June 19th 2005


This week I took my son to the doctorfs. As we sat in the pharmacy waiting to pick up his medicine, we sat beside a man who had just been told that he has diabetes. I saw the fear on his face as the pharmacist explained to him the medicine he would be taking. It was my first time to witness such as scene and I can only imagine what a person would look like, feel like the moment they are told they have a more serious disease such as a heart blockage or cancer. The man listened intently to what the pharmacist had to say, hanging off her every word, and agreeing readily to every lifestyle change she suggested. He was clearly at a crisis point. We have all had crisis points in our lives, failing a test, a failed relationship, loss of a job. At these points we are@ready and willing to change to give up ourselves to overcome the crisis. We commit ourselves to what must be done, just as the man in the pharmacy.

My hope for the man is that he is able to stick to his commitment because I know how hard it is. I have so many times committed myself to change, to becoming better only to slowly fall back into the same lifestyle as before. But donft we all do this something, making promises we donft keep, committing to something  and then putting our own desires above that commitment when the two are incompatible.

 Today we will look at this idea of commitment. The dictionary defines it as exposure, risk, pledging of oneself to a course of action, engagement or involvement that restricts freedom, moral dedication, and alignment. All good definition and we will look at a few of them today.


Letfs start with a blanket question.

What is it that brings you the most happiness?

But how do you get there?

Yes it all comes down to commitment. Whatever you want you must be committed to it. To be committed requires self denial. Losing yourself. You must give up to gain the goal. Take a look around you and you will see all the people who are happy and successful are not the ones that simply follow their own way, they are not the blades of grass that are blown in the wind. They are the ones that value their commitments above their personal freedom. The difficulty is to find balance. I commit myself to work but I fail in my commitment to my family life. I commit to study but I fail in my commitment to health. I commit to sport but I fail in my commitment to education. I commit to church but I fail in my commitment to serve God. How can we know how to balance these commitments? How can we pledge ourselves to so many things? Are we not double or triple booking our lives? Itfs too much pressure and it pulls us in too many directions. This is why defining commitment is important. I prefer the definition of alignment. The dictionary defines alignment as to place or lay in a line or to bring into a line ( bringing three or more point into a straight line). We align ourselves to the most important and greatest of all. By doing this and committing ourselves to God first and foremost we must also put the rest of our lives into alignment with the Almighty and thus we achieve balance.  So many of us think of only two point lines but our lives are made of many commitments (points). Two points always form a simple line but to bring in more is the true meaning of aligning. The Bible states that God will make our pathes straight. Surely he means this through commitment. He is saying that by following him, being committed to him we start the line but it must be extended and we bring all other aspects of our lives into alignment and thus the path before us becomes straight.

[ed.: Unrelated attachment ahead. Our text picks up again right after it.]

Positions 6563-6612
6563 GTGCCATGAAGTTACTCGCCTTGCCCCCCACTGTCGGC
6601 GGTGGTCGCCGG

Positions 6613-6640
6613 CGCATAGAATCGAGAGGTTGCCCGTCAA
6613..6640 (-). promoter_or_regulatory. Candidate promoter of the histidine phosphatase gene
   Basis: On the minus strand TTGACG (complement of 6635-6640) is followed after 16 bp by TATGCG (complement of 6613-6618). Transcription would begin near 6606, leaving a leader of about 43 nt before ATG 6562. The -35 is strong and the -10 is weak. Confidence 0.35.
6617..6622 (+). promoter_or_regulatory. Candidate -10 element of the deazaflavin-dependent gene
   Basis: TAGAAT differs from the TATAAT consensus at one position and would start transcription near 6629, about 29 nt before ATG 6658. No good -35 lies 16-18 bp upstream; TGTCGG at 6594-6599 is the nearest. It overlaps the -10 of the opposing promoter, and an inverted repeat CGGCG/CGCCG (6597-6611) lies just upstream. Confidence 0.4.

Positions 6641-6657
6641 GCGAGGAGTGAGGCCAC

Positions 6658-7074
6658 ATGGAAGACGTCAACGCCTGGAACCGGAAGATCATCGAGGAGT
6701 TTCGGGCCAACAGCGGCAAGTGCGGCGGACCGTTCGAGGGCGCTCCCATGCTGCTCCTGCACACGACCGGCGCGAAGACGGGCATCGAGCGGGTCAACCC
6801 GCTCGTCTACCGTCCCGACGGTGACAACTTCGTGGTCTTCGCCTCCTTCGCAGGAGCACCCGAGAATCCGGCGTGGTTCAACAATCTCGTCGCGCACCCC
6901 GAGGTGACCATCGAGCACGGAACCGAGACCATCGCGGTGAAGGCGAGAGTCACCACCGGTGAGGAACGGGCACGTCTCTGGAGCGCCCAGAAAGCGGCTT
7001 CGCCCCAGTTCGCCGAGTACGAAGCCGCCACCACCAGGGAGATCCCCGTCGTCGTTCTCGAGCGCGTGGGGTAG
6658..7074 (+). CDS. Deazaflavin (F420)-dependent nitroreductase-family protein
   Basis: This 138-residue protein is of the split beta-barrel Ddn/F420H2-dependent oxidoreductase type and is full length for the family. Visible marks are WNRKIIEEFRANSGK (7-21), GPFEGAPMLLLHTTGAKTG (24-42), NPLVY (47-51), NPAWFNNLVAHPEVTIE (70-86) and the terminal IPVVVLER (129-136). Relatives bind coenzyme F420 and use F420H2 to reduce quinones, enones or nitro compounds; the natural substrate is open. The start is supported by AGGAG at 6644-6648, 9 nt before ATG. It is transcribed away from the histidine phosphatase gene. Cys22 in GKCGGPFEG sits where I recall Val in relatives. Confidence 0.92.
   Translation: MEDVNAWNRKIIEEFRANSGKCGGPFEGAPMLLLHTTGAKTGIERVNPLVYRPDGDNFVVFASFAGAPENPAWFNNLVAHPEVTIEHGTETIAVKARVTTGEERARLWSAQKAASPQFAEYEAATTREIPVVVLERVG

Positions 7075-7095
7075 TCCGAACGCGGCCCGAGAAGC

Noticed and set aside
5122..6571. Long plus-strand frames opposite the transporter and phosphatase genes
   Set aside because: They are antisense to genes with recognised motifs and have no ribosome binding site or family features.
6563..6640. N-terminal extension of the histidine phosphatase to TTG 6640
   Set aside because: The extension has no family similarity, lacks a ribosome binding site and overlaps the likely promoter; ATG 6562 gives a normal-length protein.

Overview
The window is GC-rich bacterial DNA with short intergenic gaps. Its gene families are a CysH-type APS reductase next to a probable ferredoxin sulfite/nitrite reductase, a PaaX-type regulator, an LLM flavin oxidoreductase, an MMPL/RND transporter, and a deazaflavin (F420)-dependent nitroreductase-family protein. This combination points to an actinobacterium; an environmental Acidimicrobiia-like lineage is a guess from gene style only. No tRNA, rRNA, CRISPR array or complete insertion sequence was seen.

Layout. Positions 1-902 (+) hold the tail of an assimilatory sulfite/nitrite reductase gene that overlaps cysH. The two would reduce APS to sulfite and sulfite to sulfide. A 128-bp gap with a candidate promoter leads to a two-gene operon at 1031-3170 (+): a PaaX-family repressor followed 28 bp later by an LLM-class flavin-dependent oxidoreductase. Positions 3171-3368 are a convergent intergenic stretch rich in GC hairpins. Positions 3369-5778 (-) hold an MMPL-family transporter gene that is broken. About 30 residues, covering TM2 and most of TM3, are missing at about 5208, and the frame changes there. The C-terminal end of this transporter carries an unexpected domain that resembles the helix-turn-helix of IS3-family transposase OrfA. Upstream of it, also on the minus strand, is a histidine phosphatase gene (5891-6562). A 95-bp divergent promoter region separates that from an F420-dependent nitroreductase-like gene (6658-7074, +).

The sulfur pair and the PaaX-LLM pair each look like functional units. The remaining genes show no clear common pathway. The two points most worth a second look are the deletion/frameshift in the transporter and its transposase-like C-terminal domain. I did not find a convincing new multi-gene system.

Lets try to illustrate this Now here I have a rope

When you commit yourself and pull as hard as you can the road must become straight. The force between yourself and God will always be stronger than the force of those things making your path crooked. They either must be pulled in line with Yourself and God or be released. You cannot hesitate or let up at all or your path wonft be straight and it will be as easy for you to enter heaven as it is for a camel to pass through the eye of a needle. This is something the young ruler couldnft do he wasnft willing to commit himself so much that only lining up with Christ matter. He had told the truth when he stated he had kept the law. Or at least he had offered sacrifice when he broke it. He paid his dues. If he hadnft, Jesus would have responded quite differently. He was a good man He was a good Jew. But he could not commit to Jesus, to God above all else. This is what we must do.

But remember the most important part of committing yourself is self denial.  We cannot commit to Christ because we often get in the way of ourselves. We trip over our own two feet.  But this is exactly what we must do if we want to be good parents, good husbands, good wives, good friends and  most important Disciples of Christ. To be a discipline we must have self discipline in other words discipline ourselves and let God do the same  Your rod and staff comfort me.


  In order to make the concept of self-denial meaningful, it@might help to think of it in terms of four experiences that grow from such a kingdom spirit. Anyone who values commitment to God above all else will exhibit that attitude through personal spiritual disciplines; faith lived in community, compassion, and integrity during times of suffering.

 Ever wish you had the golf game of Ai Miyazato or Tiger Woods? Did you ever wonder how you would feel if you scored the championship goal at the World Cup? Or maybe you've watched a movie and envisioned yourself in the starring role. Most of us have entertained such fantasies at one time or another.